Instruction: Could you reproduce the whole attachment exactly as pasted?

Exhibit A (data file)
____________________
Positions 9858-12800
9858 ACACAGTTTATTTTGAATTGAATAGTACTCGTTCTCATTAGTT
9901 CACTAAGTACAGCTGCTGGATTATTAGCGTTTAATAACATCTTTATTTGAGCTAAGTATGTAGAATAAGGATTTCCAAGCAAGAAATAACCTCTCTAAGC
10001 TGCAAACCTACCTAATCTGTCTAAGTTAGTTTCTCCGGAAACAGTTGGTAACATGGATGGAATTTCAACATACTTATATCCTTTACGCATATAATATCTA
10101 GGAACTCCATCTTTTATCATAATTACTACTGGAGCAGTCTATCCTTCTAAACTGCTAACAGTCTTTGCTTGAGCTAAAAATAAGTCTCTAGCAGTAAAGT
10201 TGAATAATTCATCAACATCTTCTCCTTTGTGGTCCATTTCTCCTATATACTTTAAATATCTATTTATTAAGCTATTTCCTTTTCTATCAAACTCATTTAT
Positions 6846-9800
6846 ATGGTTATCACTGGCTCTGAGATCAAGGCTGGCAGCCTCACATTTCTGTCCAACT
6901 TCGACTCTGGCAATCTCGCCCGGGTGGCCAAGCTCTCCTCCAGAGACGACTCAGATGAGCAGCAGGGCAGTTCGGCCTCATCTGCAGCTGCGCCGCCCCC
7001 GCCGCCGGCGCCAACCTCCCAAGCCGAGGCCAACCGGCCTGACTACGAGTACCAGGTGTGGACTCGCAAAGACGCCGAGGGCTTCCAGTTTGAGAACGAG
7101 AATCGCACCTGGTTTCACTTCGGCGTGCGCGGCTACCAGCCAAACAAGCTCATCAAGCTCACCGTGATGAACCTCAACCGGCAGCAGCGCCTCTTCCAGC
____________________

Positions 9858-12800
9858 ACACAGTTTATTTTGAATTGAATAGTACTCGTTCTCATTAGTT
9901 CACTAAGTACAGCTGCTGGATTATTAGCGTTTAATAACATCTTTATTTGAGCTAAGTATGTAGAATAAGGATTTCCAAGCAAGAAATAACCTCTCTAAGC
10001 TGCAAACCTACCTAATCTGTCTAAGTTAGTTTCTCCGGAAACAGTTGGTAACATGGATGGAATTTCAACATACTTATATCCTTTACGCATATAATATCTA
10101 GGAACTCCATCTTTTATCATAATTACTACTGGAGCAGTCTATCCTTCTAAACTGCTAACAGTCTTTGCTTGAGCTAAAAATAAGTCTCTAGCAGTAAAGT
10201 TGAATAATTCATCAACATCTTCTCCTTTGTGGTCCATTTCTCCTATATACTTTAAATATCTATTTATTAAGCTATTTCCTTTTCTATCAAACTCATTTAT
Positions 6846-9800
6846 ATGGTTATCACTGGCTCTGAGATCAAGGCTGGCAGCCTCACATTTCTGTCCAACT
6901 TCGACTCTGGCAATCTCGCCCGGGTGGCCAAGCTCTCCTCCAGAGACGACTCAGATGAGCAGCAGGGCAGTTCGGCCTCATCTGCAGCTGCGCCGCCCCC
7001 GCCGCCGGCGCCAACCTCCCAAGCCGAGGCCAACCGGCCTGACTACGAGTACCAGGTGTGGACTCGCAAAGACGCCGAGGGCTTCCAGTTTGAGAACGAG
7101 AATCGCACCTGGTTTCACTTCGGCGTGCGCGGCTACCAGCCAAACAAGCTCATCAAGCTCACCGTGATGAACCTCAACCGGCAGCAGCGCCTCTTCCAGC